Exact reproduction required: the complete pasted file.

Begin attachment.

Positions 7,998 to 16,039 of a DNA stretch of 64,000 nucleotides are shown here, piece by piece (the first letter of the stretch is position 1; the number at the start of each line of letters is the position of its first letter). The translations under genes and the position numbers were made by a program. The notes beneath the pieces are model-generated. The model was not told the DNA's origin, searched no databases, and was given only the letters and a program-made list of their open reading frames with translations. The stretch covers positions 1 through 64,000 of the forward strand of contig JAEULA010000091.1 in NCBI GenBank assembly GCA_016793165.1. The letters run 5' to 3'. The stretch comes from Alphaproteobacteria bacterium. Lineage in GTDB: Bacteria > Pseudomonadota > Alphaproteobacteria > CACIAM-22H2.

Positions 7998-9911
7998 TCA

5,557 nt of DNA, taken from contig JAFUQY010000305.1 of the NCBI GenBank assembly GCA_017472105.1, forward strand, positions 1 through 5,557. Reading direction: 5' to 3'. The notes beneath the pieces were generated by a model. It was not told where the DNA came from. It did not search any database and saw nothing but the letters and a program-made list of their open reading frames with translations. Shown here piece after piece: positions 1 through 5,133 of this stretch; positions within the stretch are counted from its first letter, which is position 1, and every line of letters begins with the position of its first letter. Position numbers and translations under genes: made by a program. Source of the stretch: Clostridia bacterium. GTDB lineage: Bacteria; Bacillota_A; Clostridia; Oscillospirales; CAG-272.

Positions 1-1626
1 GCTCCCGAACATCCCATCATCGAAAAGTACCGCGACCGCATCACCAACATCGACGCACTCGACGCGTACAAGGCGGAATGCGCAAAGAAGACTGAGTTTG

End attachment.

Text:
Positions 7,998 to 16,039 of a DNA stretch of 64,000 nucleotides are shown here, piece by piece (the first letter of the stretch is position 1; the number at the start of each line of letters is the position of its first letter). The translations under genes and the position numbers were made by a program. The notes beneath the pieces are model-generated. The model was not told the DNA's origin, searched no databases, and was given only the letters and a program-made list of their open reading frames with translations. The stretch covers positions 1 through 64,000 of the forward strand of contig JAEULA010000091.1 in NCBI GenBank assembly GCA_016793165.1. The letters run 5' to 3'. The stretch comes from Alphaproteobacteria bacterium. Lineage in GTDB: Bacteria > Pseudomonadota > Alphaproteobacteria > CACIAM-22H2.

Positions 7998-9911
7998 TCA

5,557 nt of DNA, taken from contig JAFUQY010000305.1 of the NCBI GenBank assembly GCA_017472105.1, forward strand, positions 1 through 5,557. Reading direction: 5' to 3'. The notes beneath the pieces were generated by a model. It was not told where the DNA came from. It did not search any database and saw nothing but the letters and a program-made list of their open reading frames with translations. Shown here piece after piece: positions 1 through 5,133 of this stretch; positions within the stretch are counted from its first letter, which is position 1, and every line of letters begins with the position of its first letter. Position numbers and translations under genes: made by a program. Source of the stretch: Clostridia bacterium. GTDB lineage: Bacteria; Bacillota_A; Clostridia; Oscillospirales; CAG-272.

Positions 1-1626
1 GCTCCCGAACATCCCATCATCGAAAAGTACCGCGACCGCATCACCAACATCGACGCACTCGACGCGTACAAGGCGGAATGCGCAAAGAAGACTGAGTTTG